Selective power reform

The government’s decision of opening new police stations in Srinagar and Jammu to specifically take legal action on consumers who steal electricity is debatable.

Jammu & Kashmir's power losses are a matter of genuine concern. Technically speaking, 62 percent Aggregate Technical and Commercial losses (ATCL) and 53 percent Transmission and Distribution (T&D) losses are really big. But what are the finer details of these losses? Do they happen because household consumers steal it? Do they happen due to power infrastructural deficiencies? Do they happen due to stealing by commercial establishments? Or do they happen due to misuse and stealing by government's own civilian, military and paramilitary establishments?

The truth is that the cumulative power losses happen due to all of these reasons. The government's decision of opening new police stations in Srinagar and Jammu to specifically take legal action on consumers who steal electricity is debatable. If implemented with efficiency and without corruption it is possible that this measure would be able to cut some losses. However, it has its own cons.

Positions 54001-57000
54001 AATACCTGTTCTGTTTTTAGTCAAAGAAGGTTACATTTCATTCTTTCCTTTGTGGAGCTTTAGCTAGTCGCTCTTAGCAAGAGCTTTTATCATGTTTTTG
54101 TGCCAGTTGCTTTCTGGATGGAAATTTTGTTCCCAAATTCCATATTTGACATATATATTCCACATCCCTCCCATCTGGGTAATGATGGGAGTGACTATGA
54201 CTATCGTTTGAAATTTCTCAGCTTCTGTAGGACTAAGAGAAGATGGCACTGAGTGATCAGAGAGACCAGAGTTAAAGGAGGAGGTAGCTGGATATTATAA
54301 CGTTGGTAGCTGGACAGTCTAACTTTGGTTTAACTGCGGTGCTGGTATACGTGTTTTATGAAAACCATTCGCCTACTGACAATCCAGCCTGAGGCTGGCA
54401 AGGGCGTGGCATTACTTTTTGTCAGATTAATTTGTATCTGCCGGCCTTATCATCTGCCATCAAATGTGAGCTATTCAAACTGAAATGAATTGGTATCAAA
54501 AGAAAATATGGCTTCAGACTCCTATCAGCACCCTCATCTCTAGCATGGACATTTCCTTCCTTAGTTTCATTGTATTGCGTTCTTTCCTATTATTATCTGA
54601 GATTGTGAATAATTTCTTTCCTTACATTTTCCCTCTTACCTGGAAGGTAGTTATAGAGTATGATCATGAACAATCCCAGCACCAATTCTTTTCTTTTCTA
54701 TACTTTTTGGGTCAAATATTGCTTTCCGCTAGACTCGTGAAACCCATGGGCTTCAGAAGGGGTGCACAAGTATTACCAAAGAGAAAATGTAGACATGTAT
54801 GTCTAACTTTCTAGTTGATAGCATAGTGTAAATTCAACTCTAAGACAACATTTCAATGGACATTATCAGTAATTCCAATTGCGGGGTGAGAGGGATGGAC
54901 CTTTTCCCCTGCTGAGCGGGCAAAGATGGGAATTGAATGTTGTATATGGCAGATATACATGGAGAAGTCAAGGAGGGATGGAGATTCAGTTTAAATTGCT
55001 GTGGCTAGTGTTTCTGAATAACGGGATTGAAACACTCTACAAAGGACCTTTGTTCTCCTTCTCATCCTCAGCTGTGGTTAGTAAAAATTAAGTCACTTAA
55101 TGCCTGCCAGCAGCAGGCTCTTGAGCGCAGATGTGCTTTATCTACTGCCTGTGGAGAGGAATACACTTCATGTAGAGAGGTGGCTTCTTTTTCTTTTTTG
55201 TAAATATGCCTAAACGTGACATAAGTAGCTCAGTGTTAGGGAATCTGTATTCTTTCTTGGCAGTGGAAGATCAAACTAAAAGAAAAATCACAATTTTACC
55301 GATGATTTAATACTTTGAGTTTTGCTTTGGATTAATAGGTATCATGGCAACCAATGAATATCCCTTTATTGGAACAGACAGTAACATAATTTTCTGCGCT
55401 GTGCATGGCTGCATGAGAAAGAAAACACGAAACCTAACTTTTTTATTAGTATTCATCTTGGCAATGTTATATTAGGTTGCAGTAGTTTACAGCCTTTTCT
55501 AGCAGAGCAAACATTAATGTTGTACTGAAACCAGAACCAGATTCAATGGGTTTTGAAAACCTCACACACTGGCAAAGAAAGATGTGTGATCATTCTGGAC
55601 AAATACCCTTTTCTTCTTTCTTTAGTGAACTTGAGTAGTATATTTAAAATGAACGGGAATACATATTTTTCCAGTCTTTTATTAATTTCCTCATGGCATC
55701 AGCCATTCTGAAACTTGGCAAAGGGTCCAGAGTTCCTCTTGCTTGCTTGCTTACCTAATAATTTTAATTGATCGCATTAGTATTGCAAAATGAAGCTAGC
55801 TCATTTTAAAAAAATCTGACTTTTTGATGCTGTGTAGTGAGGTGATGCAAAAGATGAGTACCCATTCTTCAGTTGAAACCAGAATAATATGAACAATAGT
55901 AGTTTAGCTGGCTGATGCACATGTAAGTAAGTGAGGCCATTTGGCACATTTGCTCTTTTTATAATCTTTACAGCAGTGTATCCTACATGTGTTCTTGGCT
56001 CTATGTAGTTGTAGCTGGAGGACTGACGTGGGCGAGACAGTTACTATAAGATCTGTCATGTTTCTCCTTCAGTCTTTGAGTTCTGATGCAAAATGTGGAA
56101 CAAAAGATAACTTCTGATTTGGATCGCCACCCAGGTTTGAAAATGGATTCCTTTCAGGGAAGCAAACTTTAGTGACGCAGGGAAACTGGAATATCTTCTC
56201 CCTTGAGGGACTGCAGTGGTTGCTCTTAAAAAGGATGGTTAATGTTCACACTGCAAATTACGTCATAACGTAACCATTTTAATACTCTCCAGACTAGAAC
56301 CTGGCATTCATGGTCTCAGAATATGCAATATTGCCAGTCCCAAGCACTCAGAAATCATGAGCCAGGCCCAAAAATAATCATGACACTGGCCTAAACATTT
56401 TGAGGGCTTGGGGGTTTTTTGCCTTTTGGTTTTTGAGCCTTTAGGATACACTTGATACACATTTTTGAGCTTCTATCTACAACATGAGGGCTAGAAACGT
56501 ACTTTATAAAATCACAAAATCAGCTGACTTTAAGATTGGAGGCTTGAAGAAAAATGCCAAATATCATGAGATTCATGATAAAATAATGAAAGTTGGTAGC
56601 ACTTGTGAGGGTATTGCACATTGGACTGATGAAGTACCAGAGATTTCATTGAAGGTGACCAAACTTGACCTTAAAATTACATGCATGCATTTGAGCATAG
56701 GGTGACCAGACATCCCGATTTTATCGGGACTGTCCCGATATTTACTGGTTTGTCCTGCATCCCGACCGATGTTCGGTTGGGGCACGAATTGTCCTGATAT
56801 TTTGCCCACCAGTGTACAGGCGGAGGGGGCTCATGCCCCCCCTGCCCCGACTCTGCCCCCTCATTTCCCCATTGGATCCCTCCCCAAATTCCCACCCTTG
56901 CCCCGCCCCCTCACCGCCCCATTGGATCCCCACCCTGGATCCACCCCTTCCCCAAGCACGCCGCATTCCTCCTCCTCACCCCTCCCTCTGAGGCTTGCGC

Making enforcement by police agencies an integral element of civilian governance doesn't augur well for J&K state, which already suffers from excessive presence of police and military in domains that are best dealt with by civilian government structures. The second reason that this measure is unlikely to make much difference is because it would hardly be able to take actions against various organs of the government itself that misuse and steal electricity. When we analyse the geographical presence and the magnitude of the use of electricity by those organs, it is unlikely that punitive measures aimed at civilian consumers would have much impact. Various government departments of J&K owed Rs 1366.86 crores to the Power Development Department in 2013.

Then 67 government departments of Jammu region owed Rs 978.17 crores and 52 departments in Kashmir valley owed Rs 388. 69 crores to PDD. Things must be worse today. Under these circumstances it is unclear how this selective reform measure would be impactful in cutting power losses. Even as the Rs 1665 crore Restructured-APDRP would help reduce AT&C losses in the coming two years, there is no substitute for an across-the-board reform that focuses on overall accountability and not selective punitive measures.  

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